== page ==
We have the iPhone to thank for the proliferation of Internet of Things examples. When it launched, all of the sudden everyone was carrying a universal remote in their pocket. With the iPhone, the history of the Internet of Things explodes. Pretty quickly IoT was popping up in home appliances, then creating the connected home trend. Our first Internet of Things device applied the technology to the manufacturing industry. Today we work on Internet of Things projects in utilities, logistics and retail as well.
The best part? It’s clear this is just beginning. Internet of Things growth is happening fast, and businesses who take advantage now can benefit for years to come. Here’s a guide to the Internet of Things to help you make that happen.
What is the Internet of Things?
We’ve found that most people aren’t working off of the same Internet of Things definition, and that makes it challenging to have conversations about what it can actually do.
The Internet of Things, or IoT, has a pretty straightforward meaning: adding connectivity to hardware so it can send and receive information. When we define the Internet of Things this way, you can start seeing examples of IoT all over the place. Take the Nest. Changing your home’s temperature from your phone has gone from seeming like the future to the norm in the span of a few years.
Internet of Things use cases for businesses quickly start becoming plain. Progressive launched the Snapshot, a small piece of Internet of Things hardware that lives in customers’ cars collecting data. Customers get a discount on their auto insurance, and Progressive gets to monitor just about everything that happens in the cars it insures.
Amazon’s Alexa took Internet of Things innovation a step further. On its own, the software lets users ask questions and add items to their Amazon shopping list from Internet of Things objects like the Dot or Echo. When it starts to hook up with other connected objects though, that’s when the real magic starts. Because Alexa can tap into a whole ecosystem of Internet of Things devices, it can play music through your speakers, unlock your doors or turn up the heat, depending on how connected your home is. That’s how the Internet of Things works best — creating communication and, eventually, automation across the previously separate devices that help us run our lives.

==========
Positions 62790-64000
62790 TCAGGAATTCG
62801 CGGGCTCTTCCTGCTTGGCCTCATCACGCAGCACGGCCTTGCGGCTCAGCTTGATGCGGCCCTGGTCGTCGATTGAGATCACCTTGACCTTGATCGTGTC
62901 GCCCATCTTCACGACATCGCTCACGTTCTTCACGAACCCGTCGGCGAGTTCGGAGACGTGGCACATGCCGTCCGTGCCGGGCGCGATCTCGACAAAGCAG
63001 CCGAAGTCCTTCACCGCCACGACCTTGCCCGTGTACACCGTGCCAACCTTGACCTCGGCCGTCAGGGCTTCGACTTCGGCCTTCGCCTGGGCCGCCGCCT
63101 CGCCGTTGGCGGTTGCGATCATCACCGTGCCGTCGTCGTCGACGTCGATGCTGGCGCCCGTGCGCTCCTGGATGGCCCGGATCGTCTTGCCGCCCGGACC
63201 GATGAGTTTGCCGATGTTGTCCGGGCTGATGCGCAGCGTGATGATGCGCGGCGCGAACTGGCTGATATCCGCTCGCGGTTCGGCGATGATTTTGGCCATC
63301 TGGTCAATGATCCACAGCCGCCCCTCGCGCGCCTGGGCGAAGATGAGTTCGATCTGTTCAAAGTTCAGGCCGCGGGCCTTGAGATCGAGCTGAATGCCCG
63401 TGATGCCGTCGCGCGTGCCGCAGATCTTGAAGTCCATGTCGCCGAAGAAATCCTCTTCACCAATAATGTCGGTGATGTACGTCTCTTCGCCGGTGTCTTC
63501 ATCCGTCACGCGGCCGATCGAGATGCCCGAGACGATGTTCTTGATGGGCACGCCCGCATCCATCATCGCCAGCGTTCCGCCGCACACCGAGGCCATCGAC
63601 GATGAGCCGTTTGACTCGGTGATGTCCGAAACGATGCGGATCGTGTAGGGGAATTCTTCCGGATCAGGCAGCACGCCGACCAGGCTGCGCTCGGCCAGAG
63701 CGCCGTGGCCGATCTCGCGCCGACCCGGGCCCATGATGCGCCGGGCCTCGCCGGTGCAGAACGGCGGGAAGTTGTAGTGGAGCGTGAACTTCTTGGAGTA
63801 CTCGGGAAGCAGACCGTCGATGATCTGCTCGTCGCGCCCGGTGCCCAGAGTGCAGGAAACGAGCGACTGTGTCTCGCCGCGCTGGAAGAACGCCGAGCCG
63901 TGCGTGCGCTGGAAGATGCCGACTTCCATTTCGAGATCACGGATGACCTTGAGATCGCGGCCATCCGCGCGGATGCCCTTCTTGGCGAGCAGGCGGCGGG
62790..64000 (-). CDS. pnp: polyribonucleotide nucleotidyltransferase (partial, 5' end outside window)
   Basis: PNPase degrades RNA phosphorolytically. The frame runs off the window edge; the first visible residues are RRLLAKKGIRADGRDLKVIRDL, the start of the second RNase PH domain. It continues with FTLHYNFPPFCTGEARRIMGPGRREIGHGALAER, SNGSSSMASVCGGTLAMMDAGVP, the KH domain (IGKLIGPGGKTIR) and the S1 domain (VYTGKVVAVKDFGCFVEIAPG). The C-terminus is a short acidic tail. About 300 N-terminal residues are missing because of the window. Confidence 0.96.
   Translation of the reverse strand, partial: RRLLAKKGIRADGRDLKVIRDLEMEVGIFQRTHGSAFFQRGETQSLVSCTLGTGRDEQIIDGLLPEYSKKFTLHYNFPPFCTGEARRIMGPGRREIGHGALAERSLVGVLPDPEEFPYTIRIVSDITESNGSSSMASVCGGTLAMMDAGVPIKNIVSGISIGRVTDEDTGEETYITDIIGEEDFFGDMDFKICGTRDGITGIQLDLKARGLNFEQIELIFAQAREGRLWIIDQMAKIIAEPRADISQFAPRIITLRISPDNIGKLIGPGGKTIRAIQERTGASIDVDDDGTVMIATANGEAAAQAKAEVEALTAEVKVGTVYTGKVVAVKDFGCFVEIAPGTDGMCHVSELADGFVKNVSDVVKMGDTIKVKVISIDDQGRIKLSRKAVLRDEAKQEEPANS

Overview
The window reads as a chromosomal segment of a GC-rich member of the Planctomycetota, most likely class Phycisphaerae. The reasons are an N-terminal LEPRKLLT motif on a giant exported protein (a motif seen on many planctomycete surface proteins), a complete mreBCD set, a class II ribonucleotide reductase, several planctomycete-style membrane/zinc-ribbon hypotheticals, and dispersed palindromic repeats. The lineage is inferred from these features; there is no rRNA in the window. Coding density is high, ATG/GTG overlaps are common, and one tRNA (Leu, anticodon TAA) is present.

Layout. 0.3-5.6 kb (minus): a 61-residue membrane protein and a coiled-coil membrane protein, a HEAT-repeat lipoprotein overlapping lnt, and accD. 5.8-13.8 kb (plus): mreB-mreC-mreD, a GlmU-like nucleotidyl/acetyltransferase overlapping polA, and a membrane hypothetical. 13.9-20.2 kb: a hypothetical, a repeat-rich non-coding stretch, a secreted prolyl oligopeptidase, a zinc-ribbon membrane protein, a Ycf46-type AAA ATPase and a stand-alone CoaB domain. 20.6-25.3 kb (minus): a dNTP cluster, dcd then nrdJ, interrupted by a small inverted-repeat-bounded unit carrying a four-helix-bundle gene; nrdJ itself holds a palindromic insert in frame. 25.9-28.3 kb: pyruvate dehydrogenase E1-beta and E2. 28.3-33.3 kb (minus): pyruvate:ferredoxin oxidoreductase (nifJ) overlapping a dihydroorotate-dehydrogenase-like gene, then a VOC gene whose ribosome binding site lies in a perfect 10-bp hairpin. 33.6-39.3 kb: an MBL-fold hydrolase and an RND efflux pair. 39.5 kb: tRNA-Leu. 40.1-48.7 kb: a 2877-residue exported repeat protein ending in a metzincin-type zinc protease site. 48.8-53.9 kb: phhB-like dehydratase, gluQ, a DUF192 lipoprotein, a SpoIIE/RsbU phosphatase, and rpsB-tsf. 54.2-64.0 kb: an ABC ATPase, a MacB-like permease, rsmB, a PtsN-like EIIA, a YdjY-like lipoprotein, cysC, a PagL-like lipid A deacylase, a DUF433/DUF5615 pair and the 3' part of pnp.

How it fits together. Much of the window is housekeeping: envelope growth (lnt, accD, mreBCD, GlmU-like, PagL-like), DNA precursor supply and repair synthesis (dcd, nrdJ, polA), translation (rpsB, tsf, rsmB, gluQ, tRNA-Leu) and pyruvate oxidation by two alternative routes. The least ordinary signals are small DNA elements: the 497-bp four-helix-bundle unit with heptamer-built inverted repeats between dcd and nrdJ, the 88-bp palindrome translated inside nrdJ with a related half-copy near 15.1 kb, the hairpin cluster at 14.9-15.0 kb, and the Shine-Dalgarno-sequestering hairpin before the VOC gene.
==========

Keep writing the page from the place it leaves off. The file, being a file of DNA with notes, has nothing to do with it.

6 Internet of Things examples to help shape your strategy
A lot of businesses can benefit from small, internet-enabled “things.” They can help with reporting, maintenance, and even provide control over machinery or other equipment that would otherwise need to be operated onsite. Even if you know you’d like to go down this path, it can be somewhat daunting to know where to start.
A good way to get ideas on how to use the Internet of Things, is to look at examples of how other companies have leveraged internet-connected devices to improve their processes or save money. We’ve helped clients apply IoT technologies to their businesses in the past, especially during the strategy phase, and we’ve found a few straightforward scenarios that can help you get the ball rolling.
Using Internet of Things devices to get real-time alerts
Dickson, one of our oldest clients, creates products that monitor temperatures and humidity, then display them on a screen. Those screens were traditionally placed next to the piece of equipment or area they were monitoring. If you needed to know the temperature, you’d simply walk up and look. There were very few Internet of Things manufacturing examples at the time, but we thought it would be a great opportunity to add some connectivity and see how Internet of Things capabilities could expand on the features of the sensor itself.
Our first iteration wasn’t all that sophisticated — an Android tablet mounted to a nearby room that showed the same stats reflected on the original hardware. Once we could prove the Internet of Things solution worked as needed, we were able to make it more advanced. The end result was an app customers can use from anywhere to monitor the levels in their labs, refrigerators, warehouses, wherever. The best part is they don’t even have to keep an eye on things. The app will alert them if any of their levels deviate from set norms.
Use Internet of Things applications to make your phone a remote control for anything
The next logical step after getting notified when something’s wrong is being able to fix it from afar. We’ve been working with one client that’s applied the Internet of Things to something as simple as water. Its product allows you to monitor and adjust your water usage from your phone, wherever you are. Like a Nest, but for your water tank instead of your thermostat. So if you get off the airplane only to remember that you left your water on, you can shut it off remotely and continue on your vacation. You’ll also get an alert if something springs a leak, so you won’t have to worry about coming back to a flooded house.
Pushing data out in real time via connected Internet of Things devices